In a press release marking the start of the G20 talks on Thursday 4 and Friday 5 November, CAFOD called on UK Prime Minister David Cameron to "...reaffirm his position as a leader within Europe on development finance and back the FTT (a financial transaction tax). Cameron's insistence that he is behind the idea if carried out in global unison - when we know America is not onboard - is cynical."
CAFOD Director Chris Bain said:
"A global tax on financial transactions could go a long way in stabilising the financial system and financing the fight against poverty and climate change. The European leaders should continue to promote the tax in the G20 and we hope those G20 leaders who have so far refused to appreciate its potential and urgency will support the tax too.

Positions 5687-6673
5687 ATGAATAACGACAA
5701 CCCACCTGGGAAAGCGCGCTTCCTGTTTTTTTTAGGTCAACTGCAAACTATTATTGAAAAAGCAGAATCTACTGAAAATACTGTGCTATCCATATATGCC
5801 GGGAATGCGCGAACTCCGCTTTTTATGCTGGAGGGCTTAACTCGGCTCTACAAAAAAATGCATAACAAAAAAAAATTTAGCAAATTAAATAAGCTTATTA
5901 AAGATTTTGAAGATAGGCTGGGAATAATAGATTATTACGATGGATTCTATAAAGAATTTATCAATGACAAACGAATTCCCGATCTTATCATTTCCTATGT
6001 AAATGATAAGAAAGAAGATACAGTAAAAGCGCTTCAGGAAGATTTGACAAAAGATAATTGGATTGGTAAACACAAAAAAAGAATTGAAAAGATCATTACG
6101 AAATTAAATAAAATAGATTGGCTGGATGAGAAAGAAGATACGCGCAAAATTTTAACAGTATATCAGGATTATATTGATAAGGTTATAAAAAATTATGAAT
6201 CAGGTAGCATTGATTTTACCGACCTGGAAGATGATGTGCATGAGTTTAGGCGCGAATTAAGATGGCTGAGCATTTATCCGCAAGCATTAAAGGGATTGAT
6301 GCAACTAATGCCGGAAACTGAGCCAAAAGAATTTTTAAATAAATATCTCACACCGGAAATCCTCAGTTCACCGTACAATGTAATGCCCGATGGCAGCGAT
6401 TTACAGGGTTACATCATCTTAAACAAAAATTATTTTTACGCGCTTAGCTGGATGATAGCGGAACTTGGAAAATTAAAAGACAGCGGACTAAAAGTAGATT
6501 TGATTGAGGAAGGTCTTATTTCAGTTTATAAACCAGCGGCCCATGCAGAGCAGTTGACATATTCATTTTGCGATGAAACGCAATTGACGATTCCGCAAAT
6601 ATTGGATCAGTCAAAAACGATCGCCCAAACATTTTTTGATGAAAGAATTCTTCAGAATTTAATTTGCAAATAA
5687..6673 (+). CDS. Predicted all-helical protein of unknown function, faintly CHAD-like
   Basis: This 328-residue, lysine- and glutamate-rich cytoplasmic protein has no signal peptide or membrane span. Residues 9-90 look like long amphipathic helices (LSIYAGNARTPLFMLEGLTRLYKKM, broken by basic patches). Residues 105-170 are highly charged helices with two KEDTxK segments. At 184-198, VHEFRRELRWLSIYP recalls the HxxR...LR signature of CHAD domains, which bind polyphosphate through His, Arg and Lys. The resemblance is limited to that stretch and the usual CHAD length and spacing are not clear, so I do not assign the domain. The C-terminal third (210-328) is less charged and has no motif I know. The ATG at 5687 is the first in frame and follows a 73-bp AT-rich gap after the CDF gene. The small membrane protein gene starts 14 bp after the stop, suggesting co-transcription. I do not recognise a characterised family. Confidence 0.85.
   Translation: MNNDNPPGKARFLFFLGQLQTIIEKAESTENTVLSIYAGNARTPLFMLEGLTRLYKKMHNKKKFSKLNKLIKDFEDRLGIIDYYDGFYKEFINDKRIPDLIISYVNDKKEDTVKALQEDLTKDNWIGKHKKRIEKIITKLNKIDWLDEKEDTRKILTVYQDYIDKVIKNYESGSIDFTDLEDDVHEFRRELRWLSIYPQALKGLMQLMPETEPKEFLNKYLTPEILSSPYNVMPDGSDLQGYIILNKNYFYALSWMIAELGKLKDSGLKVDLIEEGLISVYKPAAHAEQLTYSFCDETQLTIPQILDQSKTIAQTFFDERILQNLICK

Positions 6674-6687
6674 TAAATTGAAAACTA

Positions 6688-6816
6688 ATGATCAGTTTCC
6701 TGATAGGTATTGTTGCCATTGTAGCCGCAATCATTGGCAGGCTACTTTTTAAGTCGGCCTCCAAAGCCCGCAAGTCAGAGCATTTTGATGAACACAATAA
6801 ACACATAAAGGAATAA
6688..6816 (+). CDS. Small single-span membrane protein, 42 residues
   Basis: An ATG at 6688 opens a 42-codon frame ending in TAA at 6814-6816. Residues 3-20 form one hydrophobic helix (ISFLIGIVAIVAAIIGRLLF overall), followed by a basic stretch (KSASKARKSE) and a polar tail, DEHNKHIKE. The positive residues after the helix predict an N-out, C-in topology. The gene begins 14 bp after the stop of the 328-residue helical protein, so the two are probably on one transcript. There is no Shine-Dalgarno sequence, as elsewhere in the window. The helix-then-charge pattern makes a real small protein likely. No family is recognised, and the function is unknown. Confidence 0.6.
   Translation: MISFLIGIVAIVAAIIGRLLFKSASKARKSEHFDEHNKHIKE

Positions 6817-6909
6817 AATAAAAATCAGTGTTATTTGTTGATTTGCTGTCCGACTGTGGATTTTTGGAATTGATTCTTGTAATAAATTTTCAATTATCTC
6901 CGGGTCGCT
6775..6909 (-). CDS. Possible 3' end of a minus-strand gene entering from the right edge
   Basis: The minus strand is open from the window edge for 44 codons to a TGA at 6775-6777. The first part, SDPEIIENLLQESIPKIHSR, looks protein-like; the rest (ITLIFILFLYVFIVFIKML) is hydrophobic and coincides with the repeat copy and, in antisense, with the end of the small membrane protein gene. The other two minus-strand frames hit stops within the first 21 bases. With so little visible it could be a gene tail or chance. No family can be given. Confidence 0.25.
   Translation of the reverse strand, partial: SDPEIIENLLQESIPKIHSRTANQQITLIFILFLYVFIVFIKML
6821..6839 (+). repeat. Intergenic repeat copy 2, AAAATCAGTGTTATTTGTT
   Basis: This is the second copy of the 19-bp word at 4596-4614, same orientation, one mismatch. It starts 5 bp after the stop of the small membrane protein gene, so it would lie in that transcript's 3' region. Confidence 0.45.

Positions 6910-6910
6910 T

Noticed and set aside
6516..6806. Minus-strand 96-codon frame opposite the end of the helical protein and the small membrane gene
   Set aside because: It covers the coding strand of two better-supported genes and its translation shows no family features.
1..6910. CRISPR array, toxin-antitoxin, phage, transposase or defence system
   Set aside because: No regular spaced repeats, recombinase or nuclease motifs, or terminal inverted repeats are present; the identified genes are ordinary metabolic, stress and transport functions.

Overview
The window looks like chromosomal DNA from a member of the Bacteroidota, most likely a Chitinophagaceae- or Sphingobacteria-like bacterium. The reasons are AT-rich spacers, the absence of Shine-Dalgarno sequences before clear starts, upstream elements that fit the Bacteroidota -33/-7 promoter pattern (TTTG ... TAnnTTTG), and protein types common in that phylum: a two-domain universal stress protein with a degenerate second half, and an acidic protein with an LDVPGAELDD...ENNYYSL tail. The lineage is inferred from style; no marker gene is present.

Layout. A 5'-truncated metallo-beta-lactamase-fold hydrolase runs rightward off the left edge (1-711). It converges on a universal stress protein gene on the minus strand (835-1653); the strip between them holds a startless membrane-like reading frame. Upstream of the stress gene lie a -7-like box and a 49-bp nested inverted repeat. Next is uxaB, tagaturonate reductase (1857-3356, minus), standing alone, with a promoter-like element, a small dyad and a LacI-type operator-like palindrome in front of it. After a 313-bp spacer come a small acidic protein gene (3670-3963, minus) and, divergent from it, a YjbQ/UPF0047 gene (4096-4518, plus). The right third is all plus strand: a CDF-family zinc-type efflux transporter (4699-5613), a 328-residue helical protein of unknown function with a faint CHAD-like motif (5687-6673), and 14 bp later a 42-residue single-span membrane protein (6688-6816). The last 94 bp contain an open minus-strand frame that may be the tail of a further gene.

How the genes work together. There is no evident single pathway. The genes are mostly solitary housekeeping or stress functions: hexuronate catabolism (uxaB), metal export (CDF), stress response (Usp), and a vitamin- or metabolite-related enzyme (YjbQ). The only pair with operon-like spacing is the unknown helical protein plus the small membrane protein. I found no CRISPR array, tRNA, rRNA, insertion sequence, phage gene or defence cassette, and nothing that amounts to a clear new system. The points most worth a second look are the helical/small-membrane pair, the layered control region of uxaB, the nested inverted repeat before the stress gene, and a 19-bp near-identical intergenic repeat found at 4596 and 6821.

"Yet, the G20 continues to focus on an outdated growth model that leaves the poorest out in the cold – unable to benefit from or contribute to the economy. Joint action by the world’s most advanced economies could mean a lot to the poorest at home and abroad, but with the wrong agenda it will only lead to further impoverishment and inequality."